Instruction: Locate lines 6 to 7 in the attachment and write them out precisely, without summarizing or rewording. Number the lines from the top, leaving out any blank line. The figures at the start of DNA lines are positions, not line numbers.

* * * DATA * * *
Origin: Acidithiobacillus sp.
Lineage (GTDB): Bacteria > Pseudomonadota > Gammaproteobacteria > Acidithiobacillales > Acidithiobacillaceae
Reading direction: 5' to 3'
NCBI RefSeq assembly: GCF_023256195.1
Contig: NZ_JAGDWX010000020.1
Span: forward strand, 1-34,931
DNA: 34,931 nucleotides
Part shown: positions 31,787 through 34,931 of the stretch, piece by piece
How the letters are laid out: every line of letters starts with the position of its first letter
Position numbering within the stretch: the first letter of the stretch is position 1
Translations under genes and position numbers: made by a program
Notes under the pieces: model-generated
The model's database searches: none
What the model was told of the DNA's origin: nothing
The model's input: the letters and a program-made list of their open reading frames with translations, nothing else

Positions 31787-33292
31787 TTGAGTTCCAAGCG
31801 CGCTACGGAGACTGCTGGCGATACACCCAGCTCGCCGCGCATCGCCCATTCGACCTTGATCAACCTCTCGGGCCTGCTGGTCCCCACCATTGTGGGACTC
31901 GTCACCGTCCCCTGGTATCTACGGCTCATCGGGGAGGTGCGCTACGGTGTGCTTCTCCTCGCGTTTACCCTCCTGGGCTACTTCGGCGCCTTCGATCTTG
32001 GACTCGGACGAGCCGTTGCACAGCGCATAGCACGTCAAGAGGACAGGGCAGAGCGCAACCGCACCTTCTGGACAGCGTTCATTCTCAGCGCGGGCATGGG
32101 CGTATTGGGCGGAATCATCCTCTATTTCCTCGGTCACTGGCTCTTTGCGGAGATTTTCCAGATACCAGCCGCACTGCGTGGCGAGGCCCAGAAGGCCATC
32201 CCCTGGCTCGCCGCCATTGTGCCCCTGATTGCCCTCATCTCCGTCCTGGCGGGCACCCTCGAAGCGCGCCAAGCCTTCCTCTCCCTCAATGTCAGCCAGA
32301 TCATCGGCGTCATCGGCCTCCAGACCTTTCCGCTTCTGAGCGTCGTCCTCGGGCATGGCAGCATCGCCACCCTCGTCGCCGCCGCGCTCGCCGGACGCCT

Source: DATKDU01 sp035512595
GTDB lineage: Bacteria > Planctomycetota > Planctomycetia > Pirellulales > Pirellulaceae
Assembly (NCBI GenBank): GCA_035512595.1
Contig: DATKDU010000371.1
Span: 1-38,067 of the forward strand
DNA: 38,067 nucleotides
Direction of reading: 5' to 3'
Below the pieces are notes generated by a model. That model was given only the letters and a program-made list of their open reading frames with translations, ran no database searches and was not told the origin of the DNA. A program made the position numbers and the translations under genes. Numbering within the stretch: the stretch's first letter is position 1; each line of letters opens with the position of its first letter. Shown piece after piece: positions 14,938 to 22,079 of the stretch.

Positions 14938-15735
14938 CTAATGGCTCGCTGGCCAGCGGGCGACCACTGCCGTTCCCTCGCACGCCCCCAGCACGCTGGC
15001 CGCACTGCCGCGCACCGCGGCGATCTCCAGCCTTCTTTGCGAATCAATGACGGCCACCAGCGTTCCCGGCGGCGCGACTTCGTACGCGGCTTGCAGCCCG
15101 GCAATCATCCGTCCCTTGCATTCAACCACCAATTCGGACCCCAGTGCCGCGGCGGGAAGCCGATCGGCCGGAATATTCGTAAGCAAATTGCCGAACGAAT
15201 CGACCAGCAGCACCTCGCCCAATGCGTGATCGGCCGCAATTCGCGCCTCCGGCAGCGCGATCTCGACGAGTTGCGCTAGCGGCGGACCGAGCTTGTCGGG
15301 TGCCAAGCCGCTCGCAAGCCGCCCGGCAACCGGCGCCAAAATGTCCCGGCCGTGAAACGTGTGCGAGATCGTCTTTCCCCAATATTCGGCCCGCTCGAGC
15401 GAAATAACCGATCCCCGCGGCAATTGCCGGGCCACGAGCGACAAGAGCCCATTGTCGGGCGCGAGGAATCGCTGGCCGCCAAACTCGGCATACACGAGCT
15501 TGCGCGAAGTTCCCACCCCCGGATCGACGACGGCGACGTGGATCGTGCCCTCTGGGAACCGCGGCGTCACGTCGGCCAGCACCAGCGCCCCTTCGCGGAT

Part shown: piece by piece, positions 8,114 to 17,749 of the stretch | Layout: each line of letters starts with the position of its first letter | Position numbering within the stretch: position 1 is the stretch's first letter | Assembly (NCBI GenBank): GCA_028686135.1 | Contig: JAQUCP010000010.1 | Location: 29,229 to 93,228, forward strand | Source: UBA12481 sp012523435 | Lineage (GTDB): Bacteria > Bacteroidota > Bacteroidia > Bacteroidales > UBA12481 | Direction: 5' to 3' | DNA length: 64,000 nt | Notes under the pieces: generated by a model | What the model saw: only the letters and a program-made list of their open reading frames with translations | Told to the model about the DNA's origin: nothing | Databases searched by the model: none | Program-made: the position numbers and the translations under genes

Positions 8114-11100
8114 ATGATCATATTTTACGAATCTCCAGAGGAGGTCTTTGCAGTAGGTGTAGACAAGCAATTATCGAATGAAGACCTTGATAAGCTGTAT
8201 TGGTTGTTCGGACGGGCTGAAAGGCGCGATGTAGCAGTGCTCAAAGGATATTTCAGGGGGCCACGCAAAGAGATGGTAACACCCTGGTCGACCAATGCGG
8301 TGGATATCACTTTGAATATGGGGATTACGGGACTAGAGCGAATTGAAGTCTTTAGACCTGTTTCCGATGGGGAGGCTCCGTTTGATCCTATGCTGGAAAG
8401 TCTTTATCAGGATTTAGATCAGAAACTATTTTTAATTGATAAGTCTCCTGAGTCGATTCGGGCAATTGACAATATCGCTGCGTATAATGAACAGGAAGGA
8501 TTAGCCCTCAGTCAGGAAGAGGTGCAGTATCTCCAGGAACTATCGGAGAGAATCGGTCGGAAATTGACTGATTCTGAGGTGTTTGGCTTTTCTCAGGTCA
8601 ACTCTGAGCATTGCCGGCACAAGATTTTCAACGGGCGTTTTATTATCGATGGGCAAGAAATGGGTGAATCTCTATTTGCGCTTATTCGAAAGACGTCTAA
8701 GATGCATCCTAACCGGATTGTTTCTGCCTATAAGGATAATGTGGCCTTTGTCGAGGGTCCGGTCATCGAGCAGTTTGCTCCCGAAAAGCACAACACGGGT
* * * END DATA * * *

Span: forward strand, 1-34,931
DNA: 34,931 nucleotides